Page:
This sense of history is key to creating an assemblage. Take the Arles home of the renowned interiors photographer François Halard. Testament to a life well spent, Halard’s mantelpiece displays everything from Japanese vases and classical sculpture to Cy Twombly artworks. This ever-evolving array of objects is informed by 40 years spent training his visual eye while photographing the homes of everyone from Yves Saint Laurent to Antony Gormley. It was only last year, during lockdown, that he turned his camera on his own interior, sharing vignettes from his 18th-century hôtel particulier on social media. These posts were an addictive daily dose of design that evolved into an exhibition of Polaroids that went on show at Avignon’s Lambert museum and formed a Libraryman book entitled 56 Days In Arles. Each is masterfully composed, and there’s a synchronicity between Halard’s Polaroids and his original Insta posts. “My favourite format has always been the square,” he says. “It creates a more abstract moment – both share the same instantaneousness.”
There’s much to be gleaned from Halard when it comes to the art of display. “When I look at the house I try to think about it as a series of still lifes,” he says. “So that everywhere you look, you find these moments of interest, not just for the pictures, but for my own eye.” The process of recording his home has, for Halard, been utterly unique. “I’ve been photographing these scenes in other people’s homes my entire life,” he says. “But being a witness to my own collection is very personal. It’s a kind of bibliography of all the things I love.”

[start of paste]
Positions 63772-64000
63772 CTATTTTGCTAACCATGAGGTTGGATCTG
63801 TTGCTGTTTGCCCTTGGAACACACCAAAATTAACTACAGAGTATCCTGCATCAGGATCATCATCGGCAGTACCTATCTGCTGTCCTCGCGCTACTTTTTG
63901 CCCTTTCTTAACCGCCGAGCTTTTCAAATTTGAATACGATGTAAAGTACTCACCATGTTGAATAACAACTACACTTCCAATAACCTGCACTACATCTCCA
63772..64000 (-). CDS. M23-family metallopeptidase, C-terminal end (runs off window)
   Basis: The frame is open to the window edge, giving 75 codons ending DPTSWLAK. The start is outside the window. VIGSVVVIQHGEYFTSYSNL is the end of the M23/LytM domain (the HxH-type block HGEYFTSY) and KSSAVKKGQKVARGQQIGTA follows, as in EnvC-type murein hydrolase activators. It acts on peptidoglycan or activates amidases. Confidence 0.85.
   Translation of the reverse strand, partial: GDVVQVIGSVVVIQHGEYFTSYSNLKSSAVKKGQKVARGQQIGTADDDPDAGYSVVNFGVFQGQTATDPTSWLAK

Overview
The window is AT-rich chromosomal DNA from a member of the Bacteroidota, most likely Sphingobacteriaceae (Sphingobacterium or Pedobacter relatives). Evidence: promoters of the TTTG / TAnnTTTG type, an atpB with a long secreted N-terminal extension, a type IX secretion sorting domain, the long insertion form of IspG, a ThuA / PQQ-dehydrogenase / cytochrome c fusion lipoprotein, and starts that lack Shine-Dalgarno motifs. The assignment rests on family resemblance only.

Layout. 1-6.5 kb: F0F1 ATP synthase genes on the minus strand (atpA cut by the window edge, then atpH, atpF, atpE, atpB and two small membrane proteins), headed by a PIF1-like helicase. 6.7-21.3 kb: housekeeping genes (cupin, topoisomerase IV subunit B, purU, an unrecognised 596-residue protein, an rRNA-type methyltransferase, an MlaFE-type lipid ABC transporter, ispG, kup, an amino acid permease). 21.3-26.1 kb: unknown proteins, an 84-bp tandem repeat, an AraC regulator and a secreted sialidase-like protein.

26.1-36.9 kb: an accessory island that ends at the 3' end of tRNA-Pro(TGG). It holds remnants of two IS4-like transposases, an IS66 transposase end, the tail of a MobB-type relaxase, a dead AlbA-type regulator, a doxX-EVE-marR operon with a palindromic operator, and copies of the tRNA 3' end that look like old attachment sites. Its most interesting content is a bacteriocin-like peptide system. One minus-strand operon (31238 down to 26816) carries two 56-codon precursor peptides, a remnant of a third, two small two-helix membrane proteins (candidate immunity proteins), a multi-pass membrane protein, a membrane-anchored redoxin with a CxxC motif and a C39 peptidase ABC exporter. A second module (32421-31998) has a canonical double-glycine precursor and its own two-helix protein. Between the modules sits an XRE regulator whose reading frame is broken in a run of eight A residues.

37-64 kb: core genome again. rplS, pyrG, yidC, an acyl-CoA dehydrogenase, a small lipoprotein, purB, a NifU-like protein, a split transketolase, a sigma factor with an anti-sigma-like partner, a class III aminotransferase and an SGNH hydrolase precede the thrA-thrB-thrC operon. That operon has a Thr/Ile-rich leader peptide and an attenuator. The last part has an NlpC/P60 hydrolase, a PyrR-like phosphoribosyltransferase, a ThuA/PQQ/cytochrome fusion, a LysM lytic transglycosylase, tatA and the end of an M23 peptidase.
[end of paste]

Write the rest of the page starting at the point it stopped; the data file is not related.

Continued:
It’s a sentiment that’s also shared by the interior decorator and antiques dealer Robert Kime. “Someone could write a history of me through objects,” says the lifelong collector, who began dealing at a young age. The art of arranging his unique finds, for Kime, is utterly instinctive. “If I put something very expensive next to something modest it helps both of them,” he says. “Everything has its own identity that you don’t get to uncover until you put it with something else.” More than a question of taste, it’s about revealing what an object symbolises that matters most to him. This is evident in his London apartment, which Kime put together in just three days – although it immediately looked as though it had been there 20 years – and hasn’t touched since. “Once something has a place, it has a place,” he says.
The art consultant and stylist Katharina Herold takes a much more transitory approach with the assemblages she conjures in her historic Hamburg apartment. Shared with her followers under the moniker @Heroldian_Journal, they’re a way to communicate with a clientele who charge her with filling their homes with nuanced art and antique finds. “Creating these vignettes has become a real tool in my work. It’s a way for clients to imagine these things in their own spaces,” says Herold, who also works alongside her father, Rainer Herold, a specialist in northern German art at Galerie Herold in Hamburg.
FT Weekend Festival
The festival is back and in person at Kenwood House (and online) on 4 September with our usual eclectic line-up of speakers and subjects. Infusing it all will be the spirit of reawakening and the possibility of reimagining the world after the pandemic. Don’t miss How To Spend It’s panel on ‘The Future of Design’ with Matthew Williamson, Martin Brudnizki and Beata Heuman, and Luke Edward Hall in conversation with FT Editor Roula Khalaf. To book tickets, visit here
“Unconsciously, the idea of still life is always in my head,” she says. “When I create these scenes it’s like painting with objects.” Herold’s arrangements can include anything from a midcentury rattan lamp to an ancient Greek vessel, a 19th-century framed coral fan or an art nouveau glass box – all in a single frame. So for those looking to try their hand, what’s the secret? “There has to be a story behind every object,” concludes Herold. “Each of the objects feeds off, and speaks to, one another. I might select something for its appearance, but ultimately it’s the story and history that brings meaning to your home.” Let the Wunderkammer commence.